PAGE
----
Science

Yellow jackets, one million of them, found in single nest (Video)

By James Maynard , Jun 29, 2013 10:48 AM EDT

A yellow jacket nest housing a million stinging wasps has been discovered in Florida, and destroyed before its occupants could kill unsuspecting human beings. The nest is six-and-a-half feet tall, and eight feet wide, a mammoth proportion for such structures.

"I have never seen a nest this large in my entire life. This is the prehistoric nest from the dinosaur ages. To put it into perspective, a nest we deal with on a day to day basis might have 1,000 to 5,000," Jonathan Simkins, a University of Florida entomologist who studied the nest, said. Simkins regularly travels around the state, removing bees, wasps and other flying insects through his company, Insect I.Q.

He got a call, asking him to remove a "larger than normal" nest from a private piece of property in central Florida, but even 20 years of experience in the field did not prepare him for what he had to face.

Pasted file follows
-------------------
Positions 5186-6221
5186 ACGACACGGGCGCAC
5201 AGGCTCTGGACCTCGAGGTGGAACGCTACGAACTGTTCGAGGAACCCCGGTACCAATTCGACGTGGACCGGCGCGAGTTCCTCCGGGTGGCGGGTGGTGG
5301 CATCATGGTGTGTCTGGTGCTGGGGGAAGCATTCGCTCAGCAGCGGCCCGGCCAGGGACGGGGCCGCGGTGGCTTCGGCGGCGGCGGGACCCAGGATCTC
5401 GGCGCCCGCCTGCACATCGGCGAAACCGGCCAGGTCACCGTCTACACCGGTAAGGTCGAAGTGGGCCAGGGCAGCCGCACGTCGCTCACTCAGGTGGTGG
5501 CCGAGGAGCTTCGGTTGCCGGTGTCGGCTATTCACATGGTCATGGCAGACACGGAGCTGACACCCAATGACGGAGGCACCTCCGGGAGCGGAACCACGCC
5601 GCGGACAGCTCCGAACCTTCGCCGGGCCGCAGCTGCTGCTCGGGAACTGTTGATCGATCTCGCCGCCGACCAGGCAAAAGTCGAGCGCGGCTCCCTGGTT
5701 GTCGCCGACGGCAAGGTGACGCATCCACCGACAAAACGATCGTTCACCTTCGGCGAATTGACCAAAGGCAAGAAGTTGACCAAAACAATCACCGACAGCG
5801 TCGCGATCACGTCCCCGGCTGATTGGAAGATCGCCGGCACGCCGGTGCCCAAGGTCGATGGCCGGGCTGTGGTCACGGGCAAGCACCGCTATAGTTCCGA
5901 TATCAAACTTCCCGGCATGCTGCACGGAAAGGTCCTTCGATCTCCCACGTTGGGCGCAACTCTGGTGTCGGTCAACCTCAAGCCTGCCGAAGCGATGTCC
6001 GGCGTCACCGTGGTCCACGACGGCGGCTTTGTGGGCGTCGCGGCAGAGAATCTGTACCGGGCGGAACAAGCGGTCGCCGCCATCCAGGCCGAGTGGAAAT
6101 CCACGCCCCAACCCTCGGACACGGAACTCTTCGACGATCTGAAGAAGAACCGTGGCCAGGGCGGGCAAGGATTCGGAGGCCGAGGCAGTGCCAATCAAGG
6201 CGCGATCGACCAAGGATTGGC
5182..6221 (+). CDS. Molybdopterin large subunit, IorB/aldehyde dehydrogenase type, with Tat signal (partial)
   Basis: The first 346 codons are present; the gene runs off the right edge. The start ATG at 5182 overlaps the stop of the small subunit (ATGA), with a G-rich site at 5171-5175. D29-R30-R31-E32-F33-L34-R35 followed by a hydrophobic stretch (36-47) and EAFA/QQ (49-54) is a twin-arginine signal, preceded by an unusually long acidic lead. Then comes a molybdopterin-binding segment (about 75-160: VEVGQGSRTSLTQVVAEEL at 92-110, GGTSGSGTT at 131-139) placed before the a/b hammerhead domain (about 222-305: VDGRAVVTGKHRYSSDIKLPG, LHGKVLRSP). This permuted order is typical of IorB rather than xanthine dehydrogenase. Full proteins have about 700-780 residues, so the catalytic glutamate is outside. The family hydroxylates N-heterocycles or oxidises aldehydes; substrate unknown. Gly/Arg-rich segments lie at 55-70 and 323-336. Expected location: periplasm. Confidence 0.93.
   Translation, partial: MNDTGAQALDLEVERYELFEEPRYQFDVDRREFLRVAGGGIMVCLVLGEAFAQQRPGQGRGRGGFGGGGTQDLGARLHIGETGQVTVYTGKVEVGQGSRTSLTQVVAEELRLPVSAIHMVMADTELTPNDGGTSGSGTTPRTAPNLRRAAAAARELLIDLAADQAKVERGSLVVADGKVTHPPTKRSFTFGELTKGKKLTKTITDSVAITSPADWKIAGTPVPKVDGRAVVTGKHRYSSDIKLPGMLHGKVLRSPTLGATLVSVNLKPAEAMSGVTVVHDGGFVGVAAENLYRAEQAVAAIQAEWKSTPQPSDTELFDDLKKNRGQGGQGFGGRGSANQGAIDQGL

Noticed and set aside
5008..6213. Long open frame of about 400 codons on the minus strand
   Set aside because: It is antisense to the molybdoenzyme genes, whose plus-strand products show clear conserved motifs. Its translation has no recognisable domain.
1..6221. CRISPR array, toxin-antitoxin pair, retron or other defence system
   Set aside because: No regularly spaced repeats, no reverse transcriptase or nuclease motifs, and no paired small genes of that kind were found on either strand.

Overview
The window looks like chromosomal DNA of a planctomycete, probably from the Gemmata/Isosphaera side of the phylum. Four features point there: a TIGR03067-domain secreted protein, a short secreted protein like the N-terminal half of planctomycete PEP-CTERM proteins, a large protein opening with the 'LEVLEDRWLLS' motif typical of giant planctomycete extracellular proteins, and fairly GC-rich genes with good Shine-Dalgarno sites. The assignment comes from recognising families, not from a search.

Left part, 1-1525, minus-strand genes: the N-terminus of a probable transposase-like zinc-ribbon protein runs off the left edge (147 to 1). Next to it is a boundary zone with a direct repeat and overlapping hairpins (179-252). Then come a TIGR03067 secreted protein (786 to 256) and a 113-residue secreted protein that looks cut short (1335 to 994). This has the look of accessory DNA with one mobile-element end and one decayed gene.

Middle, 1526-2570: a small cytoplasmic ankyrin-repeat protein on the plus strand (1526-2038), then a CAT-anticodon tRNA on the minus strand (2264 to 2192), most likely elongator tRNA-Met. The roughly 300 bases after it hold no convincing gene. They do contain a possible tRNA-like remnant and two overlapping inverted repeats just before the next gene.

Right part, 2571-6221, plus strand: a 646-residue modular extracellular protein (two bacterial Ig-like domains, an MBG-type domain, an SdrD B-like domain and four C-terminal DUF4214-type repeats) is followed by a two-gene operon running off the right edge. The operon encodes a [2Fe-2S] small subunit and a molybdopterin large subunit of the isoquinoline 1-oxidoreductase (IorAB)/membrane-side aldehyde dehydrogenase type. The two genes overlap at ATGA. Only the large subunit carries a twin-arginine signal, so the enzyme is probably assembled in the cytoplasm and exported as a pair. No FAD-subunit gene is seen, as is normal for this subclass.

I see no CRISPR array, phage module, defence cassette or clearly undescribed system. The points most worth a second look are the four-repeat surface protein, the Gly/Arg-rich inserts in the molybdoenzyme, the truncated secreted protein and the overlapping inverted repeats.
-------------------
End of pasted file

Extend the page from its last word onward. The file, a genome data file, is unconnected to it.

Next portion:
As he approached the hive, wasps went on the offensive, attacking the researcher and his equipment. A video (see below) recorded by Simkins shows hundreds of worker wasps attacking the camera at once.

The land where the giant nest was found is leased for hunting, and Simkins is certain that if any hunters were unlucky enough to stumble across the nest, they would be killed by the insects without a chance of escape. Simkins himself traveled 100 yards from the structure to get away from the creatures, and still found hundreds of the stinging insects attempting to kill him.

Simkins destroyed the nest using a spray and a technique he developed himself to eradicate such structures. He believes that doing so saved lives.

"I have to be honest with you, I was terrified at one point, and there were several times that I had to pull out and get a breather. My heart rate was racing, I had hundreds of them on my veil," Simkins said.

After battling the nest of a million wasps, the entomologist and insect-removal specialist ended the day with only a single sting, on his chin.

The video ends with Simkins walking up to the remains of the nest the following day, not wearing his protective hood. He then declares the giant nest officially dead.

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